All of a sudden, there he was.

Queen's Brian May was sitting at the end of the catwalk at Dallas' American Airlines Center on Nov. 2, leading the audience in a singalong to the devastating acoustic ballad "Love of My Life." Cell phones lit up the venue, and the guitarist mused that if the audience waved them back and forth, magic might happen.

And then it did. Footage of the late Freddie Mercury from Wembley Stadium in 1986— hair cropped close, radiant in his Betty Boop tank top — played onscreen next to May, creating a haunting, decade- and cosmos-spanning duet. It was heartrending but not maudlin, as the smiling Mercury leavened the mood by waving and pointing his butt at the audience before disappearing into the ether again.

The specter of Mercury loomed over every aspect of Queen + Adam Lambert's ongoing Rhapsody Tour, from the cheeky pop-rock of "Don't Stop Me Now" to the thunderous, elegiac "The Show Must Go On." Much like Queen's discography as a whole, the two-hour-and-15-minute performance alternated between towering arena rock and Broadway-caliber camp and precision. When the band hit the sweet spot right in the middle, as on the euphoric "Somebody to Love" or the world-dominating "Bohemian Rhapsody," the results were transcendent, and the American Airlines Center was gripped with an almost religious fervor.

You can see the set list and exclusive photos from the performance below.

READ MORE: The Best Song From Every Queen Album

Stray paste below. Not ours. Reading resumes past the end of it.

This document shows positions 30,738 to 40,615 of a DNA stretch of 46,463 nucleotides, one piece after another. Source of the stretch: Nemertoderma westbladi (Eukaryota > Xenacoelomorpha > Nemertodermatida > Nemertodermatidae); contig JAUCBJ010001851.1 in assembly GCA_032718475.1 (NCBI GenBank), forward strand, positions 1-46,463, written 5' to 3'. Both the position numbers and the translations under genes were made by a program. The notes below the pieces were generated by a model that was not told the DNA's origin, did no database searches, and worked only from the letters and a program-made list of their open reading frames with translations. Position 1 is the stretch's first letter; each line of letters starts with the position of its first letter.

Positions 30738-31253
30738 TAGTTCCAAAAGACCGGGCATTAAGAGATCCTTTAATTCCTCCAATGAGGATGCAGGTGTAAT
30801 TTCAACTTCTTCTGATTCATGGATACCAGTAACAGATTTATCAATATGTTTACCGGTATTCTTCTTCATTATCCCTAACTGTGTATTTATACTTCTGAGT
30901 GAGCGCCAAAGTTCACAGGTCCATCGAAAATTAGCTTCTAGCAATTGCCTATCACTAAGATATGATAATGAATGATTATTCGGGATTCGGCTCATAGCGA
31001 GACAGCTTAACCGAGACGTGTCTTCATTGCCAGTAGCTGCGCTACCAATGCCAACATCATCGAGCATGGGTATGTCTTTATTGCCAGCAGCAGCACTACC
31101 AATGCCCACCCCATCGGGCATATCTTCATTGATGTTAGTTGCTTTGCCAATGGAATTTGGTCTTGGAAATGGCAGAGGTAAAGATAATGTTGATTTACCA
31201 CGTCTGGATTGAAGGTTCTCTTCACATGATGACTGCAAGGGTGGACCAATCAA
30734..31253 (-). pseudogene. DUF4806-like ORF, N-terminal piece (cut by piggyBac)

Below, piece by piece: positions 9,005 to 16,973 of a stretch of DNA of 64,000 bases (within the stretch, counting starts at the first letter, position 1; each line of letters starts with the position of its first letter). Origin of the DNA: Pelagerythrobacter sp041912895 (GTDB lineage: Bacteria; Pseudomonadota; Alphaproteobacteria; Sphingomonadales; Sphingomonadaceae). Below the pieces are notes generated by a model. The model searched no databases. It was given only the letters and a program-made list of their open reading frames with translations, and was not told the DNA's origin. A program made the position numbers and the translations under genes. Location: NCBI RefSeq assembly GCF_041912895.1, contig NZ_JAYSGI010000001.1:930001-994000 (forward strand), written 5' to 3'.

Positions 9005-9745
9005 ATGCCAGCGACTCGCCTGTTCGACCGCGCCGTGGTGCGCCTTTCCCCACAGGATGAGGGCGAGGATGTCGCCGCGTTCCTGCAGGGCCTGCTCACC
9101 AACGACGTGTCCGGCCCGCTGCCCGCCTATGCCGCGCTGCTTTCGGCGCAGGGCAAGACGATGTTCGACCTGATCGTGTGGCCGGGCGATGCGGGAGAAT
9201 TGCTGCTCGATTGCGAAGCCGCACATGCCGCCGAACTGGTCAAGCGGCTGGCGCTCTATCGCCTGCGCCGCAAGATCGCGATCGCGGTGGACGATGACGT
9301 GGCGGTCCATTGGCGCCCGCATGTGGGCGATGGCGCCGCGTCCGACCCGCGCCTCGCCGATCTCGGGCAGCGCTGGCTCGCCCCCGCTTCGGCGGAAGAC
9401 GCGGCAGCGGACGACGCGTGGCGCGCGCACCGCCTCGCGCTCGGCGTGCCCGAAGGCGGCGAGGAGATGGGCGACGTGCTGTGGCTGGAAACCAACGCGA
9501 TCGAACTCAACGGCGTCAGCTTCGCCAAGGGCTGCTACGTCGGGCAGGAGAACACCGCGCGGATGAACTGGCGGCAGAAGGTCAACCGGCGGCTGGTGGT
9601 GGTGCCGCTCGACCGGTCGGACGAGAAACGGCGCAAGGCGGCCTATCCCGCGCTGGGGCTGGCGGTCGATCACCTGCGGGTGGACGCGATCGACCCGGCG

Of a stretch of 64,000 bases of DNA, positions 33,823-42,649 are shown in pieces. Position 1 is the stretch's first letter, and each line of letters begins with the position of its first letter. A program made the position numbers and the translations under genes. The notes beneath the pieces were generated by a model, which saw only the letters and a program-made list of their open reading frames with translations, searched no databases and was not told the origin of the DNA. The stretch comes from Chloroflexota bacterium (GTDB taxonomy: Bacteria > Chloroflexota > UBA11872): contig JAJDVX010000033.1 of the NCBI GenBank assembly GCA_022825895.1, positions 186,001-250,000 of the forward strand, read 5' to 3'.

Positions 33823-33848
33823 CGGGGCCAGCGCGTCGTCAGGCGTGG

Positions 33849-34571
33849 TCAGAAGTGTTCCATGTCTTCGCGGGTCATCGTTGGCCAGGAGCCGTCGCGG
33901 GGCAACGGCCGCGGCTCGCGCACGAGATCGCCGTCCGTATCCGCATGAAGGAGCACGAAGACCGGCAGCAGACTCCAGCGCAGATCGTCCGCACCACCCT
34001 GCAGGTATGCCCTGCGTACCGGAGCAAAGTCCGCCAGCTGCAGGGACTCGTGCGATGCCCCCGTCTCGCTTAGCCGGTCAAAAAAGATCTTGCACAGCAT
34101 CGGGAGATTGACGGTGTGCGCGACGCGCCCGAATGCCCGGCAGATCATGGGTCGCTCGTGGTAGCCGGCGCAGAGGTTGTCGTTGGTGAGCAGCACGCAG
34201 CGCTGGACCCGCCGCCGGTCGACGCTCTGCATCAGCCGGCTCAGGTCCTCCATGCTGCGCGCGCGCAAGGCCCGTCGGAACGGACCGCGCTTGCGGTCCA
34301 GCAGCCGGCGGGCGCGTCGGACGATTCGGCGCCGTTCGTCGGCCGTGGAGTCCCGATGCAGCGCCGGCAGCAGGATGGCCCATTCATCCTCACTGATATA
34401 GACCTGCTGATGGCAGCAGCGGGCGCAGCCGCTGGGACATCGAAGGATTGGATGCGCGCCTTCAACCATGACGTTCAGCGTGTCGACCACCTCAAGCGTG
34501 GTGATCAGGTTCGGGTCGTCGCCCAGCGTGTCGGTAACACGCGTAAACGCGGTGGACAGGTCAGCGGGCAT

Mercury's presence was also felt among his ex-bandmates, May and Roger Taylor, who saluted him repeatedly throughout the night. And of course, he radiated through Lambert, who marveled that he's been performing with Queen for more than 10 years now. "I'm getting fucking old," he quipped. "But just know that every time I take the stage with these guys, I have Freddie Mercury in my heart."

The construction of Queen's current touring name is crucial. Lambert has never purported to be a replacement for Mercury, and he's the furthest possible thing from a tribute singer. He's a singular presence and once-in-a-generation talent, forged in the fires of touring stage productions and the American Idol finals, which now seem like a quaint footnote on his resume. Love or hate his interpretation of Queen classics, you cannot reasonably deny that he sings them with near-impeccable precision and effortless aplomb — all while strutting across the stage in platform heels.

The Rhapsody Tour is not intended to erase the past, but to embrace it. May and Taylor have earned that right as two co-architects of one of the most beloved bodies of work in rock history, and Lambert is a vessel to bring those songs to life. Everybody, from the stage to the rafters, is there to celebrate Mercury, and the sheer magnitude of his impact becomes overwhelmingly clear when 15,000 fans bellow his songs at once. It will never be enough, but it will have to make do. There's no trickery or pretense to the Rhapsody Tour, but quite often, there is a kind of magic.

Queen + Adam Lambert, 11/2/23, American Airlines Center, Dallas
1. "Machines (Or 'Back to Humans')" / "Radio Ga Ga"
2. "Hammer to Fall"
3. "Another One Bites the Dust"
4. "I'm in Love With My Car"
5. "Bicycle Race"
6. "Fat Bottomed Girls"
7. "I Want It All"
8. "A Kind of Magic"
9. "Killer Queen"
10. "Don't Stop Me Now"
11. "Somebody to Love"
12. "Love of My Life"
13. "'39"
14. Drum solo
15. "Under Pressure"
16. "Tie Your Mother Down"
17. "Crazy Little Thing Called Love"
18. "I Want to Break Free"
19. "Who Wants to Live Forever"
20. Guitar solo
21. "Is This the World We Created...?"
22. "The Show Must Go On"
23. "Bohemian Rhapsody"
24. "We Will Rock You"
25. "Radio Ga Ga" (Reprise)
26. "We Are the Champions"

Queen Live in Dallas on Nov. 2, 2023

The Rhapsody Tour dazzled at Dallas' American Airlines Center.

Gallery Credit: Bryan Rolli

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